The Power of Incremental Change
Change is hard. I won’t win any awards for that revolutionary statement, but it’s a fact we as innovators and agents of change often forget. Individuals and organizations are not naturally wired to accept and adapt to change, and can often seem like they are unable to accept change. Virginia Satir, author and therapist, best illustrated this natural response to change with her Change Process Model:
In this model, as custom software developers, we’re faced with the ever-present challenge of increasing performance to improve the status quo; and as consultants, we’re frequently challenged by organizations’ conflicting desires and resistance through the pit of chaos. Because of these two unique perspectives, we’re always searching for ways to achieve more change, faster. Here are two ideas we’ve seen work well in practice.
Low Intensity, High Frequency
Since change is so difficult, it’s our natural tendency to avoid difficulty and reduce the amount of change. But it’s not the frequency of change that’s the problem, it’s the intensity of that change. Dan Ariely, in one of his famous TED talks, scientifically proved that our brains encode pain intensity much more than time. We’ve found that this perspective rings true in change as well.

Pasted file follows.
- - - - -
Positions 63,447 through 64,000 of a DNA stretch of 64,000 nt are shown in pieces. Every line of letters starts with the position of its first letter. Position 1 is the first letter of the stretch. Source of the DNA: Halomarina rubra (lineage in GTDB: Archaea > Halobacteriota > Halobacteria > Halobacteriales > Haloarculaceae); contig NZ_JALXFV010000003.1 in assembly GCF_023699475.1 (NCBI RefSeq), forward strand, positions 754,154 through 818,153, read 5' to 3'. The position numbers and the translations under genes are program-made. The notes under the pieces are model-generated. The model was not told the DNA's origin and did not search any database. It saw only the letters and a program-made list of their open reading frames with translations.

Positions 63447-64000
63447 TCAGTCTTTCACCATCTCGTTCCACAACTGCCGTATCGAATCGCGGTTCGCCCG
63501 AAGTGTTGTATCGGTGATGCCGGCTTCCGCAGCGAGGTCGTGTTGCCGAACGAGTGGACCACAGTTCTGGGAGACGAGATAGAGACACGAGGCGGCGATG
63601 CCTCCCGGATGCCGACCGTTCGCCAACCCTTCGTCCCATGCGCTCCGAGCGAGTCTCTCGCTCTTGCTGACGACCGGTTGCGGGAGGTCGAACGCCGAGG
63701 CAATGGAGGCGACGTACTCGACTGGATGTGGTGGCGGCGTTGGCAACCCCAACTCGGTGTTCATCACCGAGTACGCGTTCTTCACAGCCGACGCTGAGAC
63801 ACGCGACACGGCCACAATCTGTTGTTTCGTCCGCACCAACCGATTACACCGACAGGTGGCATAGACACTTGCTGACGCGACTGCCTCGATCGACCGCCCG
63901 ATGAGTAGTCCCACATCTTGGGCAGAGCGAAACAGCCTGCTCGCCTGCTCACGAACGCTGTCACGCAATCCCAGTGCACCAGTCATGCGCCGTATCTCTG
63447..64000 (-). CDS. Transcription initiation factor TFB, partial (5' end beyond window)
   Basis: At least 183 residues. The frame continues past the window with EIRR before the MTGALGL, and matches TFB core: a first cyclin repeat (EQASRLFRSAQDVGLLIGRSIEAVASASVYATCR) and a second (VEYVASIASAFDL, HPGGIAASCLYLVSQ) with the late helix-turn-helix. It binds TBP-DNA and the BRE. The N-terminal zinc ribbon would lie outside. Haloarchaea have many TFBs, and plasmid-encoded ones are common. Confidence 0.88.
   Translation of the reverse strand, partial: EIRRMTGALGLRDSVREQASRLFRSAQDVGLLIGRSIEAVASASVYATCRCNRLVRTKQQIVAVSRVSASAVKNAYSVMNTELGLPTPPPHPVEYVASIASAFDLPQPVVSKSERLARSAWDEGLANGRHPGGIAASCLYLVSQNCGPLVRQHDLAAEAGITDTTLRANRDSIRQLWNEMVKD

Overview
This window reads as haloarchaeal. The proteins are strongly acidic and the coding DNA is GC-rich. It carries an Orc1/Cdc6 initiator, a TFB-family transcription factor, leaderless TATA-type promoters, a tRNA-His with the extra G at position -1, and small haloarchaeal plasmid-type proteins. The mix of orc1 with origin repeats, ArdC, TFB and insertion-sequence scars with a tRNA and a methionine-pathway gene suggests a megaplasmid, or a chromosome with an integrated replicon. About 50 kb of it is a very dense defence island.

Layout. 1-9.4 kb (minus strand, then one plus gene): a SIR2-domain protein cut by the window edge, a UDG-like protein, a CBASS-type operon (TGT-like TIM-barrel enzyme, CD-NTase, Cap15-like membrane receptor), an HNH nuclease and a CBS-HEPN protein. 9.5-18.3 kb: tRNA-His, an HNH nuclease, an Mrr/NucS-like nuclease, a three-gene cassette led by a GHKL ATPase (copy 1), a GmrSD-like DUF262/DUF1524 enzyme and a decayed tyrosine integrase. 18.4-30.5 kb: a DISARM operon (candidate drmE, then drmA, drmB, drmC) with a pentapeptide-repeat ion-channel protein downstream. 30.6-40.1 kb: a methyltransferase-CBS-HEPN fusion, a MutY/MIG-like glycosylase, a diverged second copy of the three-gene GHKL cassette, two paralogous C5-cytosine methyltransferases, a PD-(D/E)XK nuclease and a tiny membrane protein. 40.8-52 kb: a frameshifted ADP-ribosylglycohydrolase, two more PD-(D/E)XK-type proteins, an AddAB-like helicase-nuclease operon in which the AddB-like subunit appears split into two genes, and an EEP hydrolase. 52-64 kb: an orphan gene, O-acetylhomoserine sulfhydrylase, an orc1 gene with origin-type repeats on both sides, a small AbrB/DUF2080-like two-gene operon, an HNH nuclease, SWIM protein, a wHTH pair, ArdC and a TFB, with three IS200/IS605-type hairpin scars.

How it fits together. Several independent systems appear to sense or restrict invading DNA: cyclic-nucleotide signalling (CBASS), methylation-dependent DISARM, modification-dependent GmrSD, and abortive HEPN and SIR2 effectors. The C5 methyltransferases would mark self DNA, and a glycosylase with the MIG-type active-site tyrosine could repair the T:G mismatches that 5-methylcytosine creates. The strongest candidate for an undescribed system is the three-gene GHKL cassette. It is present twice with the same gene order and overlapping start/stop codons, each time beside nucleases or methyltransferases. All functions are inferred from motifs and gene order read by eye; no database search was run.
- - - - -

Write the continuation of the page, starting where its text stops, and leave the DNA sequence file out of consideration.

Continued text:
So instead of trying to boil the ocean, we propose taking changes in small incremental steps, which are more palatable to our human nature. This lower intensity may seem like more work since more changes are happening, but the consistency of low-intensity changes partnered with realized value drives trust and shortens the chaos pit found in radical change.
We also know that all change takes time. Not for the top-down message to be sent out, instigating change as the foreign element, but as the daily operators tasked with adjusting to the change. What we’ve found is there are ways to short-circuit the chaos chasm, and it’s easier than you think.
Returning to Satir’s model, instead of instigating change from a foreign element, how can we instigate change from a transforming idea? In controlled environments, like organizational changes, we’ve found that by being transparent and letting the daily operators (the users) suggest the change, we’re able to expedite or skip the chaos gap.
In order to have the operators themselves suggest the change, we have to provide them with the right questions and challenges to come up with the right ideas. In our most successful cases, this has come in the form of sharing the current status quo, the factual constraints, and asking how we achieve the new status quo. In beautiful serendipity, we’ve even had these users wireframe the exact new version we were there to train them on!
These two approaches help define a culture of change, that is only truly possible with the ownership and control that comes with custom software. Because our clients own their software, they can control the rate of change and align it with their business objectives, unlike organizations that are beholden to the cadences of their software providers.
What techniques has your organization used to adopt change?